Monday, October 27, 2008

Actor Michael Douglas sues Paradigm Media Group

Originally published in the South Florida Business Journal February 28, 2006 by Kevin Gale...

Actor Michael Douglas sues Boca Raton companies

Actor Michael Douglas on Monday filed a federal lawsuit against two Boca Raton video production companies, alleging they offered him a position as host of an educational show that turned into an infomercial with ads for Mrs. Fields cookies, Hershey's candy, Wells Fargo online banking, TurboTax and other products.

The lawsuit, seeking more than $75,000, is against Family Television Studios (FTS) and Paradigm Media Group (PMG) of Boca Raton. A Dec. 30 Business Journal article reported the Public Broadcasting System said in the "frequently asked questions" part of its Web site it had no affiliation with the two production companies and others that were pitching a show featuring Douglas.

The lawsuit said a May 13 letter by Edie Gershon of FTS offered Douglas a job hosting a television series called "Learning About...." The letter, attached as an exhibit to the suit, described FTS as "a family-owned and operated national television production company that produces primarily high-end educational television for national distribution on networks such as Discovery Channel, The Learning Channel and public television."

The lawsuit alleges, in reality, FTS produces commercial programming including infomercials and advertising.

The Business Journal has left a message seeking comment from Gershon.

The letter said the show was "scheduled for satellite uplink to all 349 public television stations beginning in November of this year [2004]," but FTS didn't have an agreement with WXEL - television's channel 42 and radio's 90.7 FM - to do so as presenting station until Sept. 26, 2005.

Nov. 21, WXEL notified PMG the contract was null and void because the series violated Federal Communications Commission regulations and PBS guidelines and regulations for public television.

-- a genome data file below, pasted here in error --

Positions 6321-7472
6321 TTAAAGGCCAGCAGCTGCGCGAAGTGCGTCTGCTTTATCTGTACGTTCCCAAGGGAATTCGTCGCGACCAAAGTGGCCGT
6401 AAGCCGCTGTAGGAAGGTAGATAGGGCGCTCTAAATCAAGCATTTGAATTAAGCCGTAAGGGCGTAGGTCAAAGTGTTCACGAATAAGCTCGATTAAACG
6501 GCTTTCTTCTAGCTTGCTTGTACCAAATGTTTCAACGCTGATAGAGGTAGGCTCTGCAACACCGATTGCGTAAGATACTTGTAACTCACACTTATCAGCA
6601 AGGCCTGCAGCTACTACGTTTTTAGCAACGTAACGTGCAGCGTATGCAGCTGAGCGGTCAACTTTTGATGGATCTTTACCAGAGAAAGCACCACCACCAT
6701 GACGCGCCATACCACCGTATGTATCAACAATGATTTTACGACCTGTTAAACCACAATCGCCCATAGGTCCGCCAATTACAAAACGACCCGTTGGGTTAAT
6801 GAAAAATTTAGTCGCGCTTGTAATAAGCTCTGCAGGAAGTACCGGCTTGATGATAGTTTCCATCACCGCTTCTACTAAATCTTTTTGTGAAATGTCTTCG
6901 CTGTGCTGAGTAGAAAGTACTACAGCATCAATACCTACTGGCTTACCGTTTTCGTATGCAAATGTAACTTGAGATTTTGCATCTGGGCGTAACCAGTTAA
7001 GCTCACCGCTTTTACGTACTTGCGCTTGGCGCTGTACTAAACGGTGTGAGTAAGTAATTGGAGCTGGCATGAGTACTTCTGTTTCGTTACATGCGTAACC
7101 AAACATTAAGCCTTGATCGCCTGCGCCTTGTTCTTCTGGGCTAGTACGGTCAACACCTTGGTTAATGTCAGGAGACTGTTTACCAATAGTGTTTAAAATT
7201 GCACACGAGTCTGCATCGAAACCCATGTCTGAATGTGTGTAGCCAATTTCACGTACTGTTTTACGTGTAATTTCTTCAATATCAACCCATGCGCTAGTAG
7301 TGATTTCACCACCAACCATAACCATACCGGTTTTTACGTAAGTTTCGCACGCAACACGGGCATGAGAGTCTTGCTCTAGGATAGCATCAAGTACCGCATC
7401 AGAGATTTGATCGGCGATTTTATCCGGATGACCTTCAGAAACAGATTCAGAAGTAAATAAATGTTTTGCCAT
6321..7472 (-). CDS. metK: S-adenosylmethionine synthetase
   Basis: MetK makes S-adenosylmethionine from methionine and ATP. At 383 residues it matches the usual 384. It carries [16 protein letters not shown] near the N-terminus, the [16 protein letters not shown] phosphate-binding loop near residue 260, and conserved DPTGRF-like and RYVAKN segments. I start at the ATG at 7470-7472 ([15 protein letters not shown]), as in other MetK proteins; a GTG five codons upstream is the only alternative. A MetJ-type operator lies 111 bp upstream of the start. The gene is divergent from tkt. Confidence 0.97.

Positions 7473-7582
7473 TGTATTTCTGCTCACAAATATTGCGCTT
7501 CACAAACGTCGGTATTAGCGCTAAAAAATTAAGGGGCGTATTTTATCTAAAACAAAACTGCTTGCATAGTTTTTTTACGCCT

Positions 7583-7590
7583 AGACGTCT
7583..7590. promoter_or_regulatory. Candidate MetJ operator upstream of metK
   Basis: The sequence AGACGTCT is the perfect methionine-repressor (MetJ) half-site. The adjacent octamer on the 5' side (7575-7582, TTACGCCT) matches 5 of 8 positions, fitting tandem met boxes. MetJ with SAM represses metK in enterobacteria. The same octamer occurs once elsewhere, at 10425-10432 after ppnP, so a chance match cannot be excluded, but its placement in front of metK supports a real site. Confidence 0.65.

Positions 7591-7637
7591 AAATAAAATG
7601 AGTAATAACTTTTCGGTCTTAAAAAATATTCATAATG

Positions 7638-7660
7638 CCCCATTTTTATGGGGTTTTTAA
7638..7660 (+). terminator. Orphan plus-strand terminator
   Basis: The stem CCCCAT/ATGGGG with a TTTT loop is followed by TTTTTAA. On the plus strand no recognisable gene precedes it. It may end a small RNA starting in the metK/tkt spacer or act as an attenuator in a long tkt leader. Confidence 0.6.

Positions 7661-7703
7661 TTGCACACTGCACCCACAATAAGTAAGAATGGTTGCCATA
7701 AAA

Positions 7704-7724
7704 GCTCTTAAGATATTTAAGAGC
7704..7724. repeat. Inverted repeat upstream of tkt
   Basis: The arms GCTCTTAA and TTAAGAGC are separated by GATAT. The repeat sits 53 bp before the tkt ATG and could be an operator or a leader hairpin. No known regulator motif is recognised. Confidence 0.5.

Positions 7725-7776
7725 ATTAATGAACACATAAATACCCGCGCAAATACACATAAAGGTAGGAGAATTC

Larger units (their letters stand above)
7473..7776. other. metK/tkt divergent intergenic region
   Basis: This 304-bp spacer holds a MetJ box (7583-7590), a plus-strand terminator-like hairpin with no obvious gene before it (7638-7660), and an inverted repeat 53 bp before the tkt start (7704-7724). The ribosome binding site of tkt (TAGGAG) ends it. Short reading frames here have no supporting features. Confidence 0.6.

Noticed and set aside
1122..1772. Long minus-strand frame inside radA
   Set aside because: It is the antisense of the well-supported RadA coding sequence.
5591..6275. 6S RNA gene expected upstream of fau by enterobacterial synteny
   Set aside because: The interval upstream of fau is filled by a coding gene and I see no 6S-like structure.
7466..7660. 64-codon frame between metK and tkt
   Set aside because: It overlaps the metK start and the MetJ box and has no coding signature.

The suit said the series "amounts to nothing more than thinly veiled infomercials" and the defendants "always intended the series to air on commercial television stations."

One of the likely issues in the litigation appears to be the status of the agreement between Douglas and FTS.

The lawsuit states Douglas' assistant and director of public relations, Allen Burry, hand-wrote changes to an agreement that gave Douglas approval rights over the use of his name and likeness to promote the series.

The suit said FTS has denied the existence of the provision.

Douglas' attorney then wrote, on Dec. 20, there was no binding agreement because FTS never signed and returned one that was fully executed.

The lawsuit said the defendants, on Jan. 10, faxed a letter to Douglas' attorney with a copy of the agreement that failed to include all the hand-written notations.

The suit also says that FTS claimed Douglas replaced Mary Tyler Moore as the host of another television show called "Simple Living," but Douglas never had an agreement to do so.

An Aug. 10 episode of "Simple Living" aired on the Bravo network. The show featured Douglas five times in openings, closings and segues using footage shot for "Learning About...."

"Douglas, as the apparent host of the series, appears to be endorsing the products featured on the infomercial," the lawsuit states.

The Business Journal reported in December that FTS and PMG are in different suites at 370 W. Camino Gardens Blvd. Another occupant in the building is WJMK, a video production company owned and operated by Mark Kielar, who was embroiled a couple of years ago in a controversy involving Walter Cronkite hosting a program written about in The New York Times and Time magazine. The two parties settled after suing each other.

A television series host agreement attached to Douglas' lawsuit says the actor would provide services to WJMK, including taping of segments. The agreement says WJMK would pay Douglas $1,000 an hour for additional taping time.

Kielar and WJMK are not named as defendants in the suit involving Douglas.

Link to the original article here

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